“Unfortunately with China we don’t have a clearly explicit roadmap,” said the Prime Minister. “There may be some conflict or dispute arising out of the blue or on an ad hoc level or inadvertently.”
Unfortunately with China we don’t have a clearly explicit roadmap
Abe also referred to a “new dawn” rising over Japan, speaking about his “Abenomics”. He alluded to the upcoming complete liberalisation of the Japanese electricity sector and of labour market reforms that are in the pipeline. He also suggested that corporate tax cuts are eminent as well. When FT correspondent Gideon Rachman pressed Abe on the risks associated with his economic policy, the prime minister answered with a golfing metaphor. “He said that like a golfer, stuck in a bunker for 15 years, but reluctant to reach for the sand wedge, in case they over-hit the ball and shot out of bounds,” wrote Rachman. “Now Japan had finally had the courage to use the sand-wedge.”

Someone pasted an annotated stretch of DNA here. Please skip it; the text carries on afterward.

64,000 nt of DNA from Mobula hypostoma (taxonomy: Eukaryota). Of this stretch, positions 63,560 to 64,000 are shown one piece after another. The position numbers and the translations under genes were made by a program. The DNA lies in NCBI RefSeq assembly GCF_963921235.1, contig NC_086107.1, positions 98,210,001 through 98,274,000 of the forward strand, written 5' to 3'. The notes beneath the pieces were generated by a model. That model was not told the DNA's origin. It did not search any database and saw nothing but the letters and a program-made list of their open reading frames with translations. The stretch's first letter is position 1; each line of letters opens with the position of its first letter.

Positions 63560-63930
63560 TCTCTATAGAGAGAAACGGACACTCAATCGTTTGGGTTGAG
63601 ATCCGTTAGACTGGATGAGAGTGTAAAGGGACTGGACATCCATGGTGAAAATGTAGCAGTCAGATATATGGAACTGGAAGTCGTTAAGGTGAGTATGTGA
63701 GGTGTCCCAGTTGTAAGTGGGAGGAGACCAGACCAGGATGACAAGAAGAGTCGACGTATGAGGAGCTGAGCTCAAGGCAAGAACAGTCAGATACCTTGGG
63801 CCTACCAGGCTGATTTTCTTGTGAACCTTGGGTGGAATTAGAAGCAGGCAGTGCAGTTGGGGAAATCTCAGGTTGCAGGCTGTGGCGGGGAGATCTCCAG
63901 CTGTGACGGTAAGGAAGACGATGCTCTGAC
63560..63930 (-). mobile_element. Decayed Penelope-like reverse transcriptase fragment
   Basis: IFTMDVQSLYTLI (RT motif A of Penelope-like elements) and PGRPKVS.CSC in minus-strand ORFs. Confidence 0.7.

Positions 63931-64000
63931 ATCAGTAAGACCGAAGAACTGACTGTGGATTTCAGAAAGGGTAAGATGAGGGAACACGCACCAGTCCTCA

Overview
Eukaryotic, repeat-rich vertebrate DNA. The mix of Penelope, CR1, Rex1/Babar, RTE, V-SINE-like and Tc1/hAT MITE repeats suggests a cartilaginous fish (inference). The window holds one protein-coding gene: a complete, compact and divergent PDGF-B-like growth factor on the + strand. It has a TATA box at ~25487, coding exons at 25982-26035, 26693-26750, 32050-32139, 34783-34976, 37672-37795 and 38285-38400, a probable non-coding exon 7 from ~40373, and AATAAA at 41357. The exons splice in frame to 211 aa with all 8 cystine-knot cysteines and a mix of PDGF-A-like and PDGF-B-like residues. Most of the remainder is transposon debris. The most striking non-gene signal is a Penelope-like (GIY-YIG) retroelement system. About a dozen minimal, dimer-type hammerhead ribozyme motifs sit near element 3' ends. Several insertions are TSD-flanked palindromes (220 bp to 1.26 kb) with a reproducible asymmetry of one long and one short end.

Abe was also keen to emphasise that much of his plans involve attracting significantly more women into the workplace than ever before.
However, the greater focus of the talk was on Japan’s relationship with China and Abe refused to rule out any conflict arising in the near future.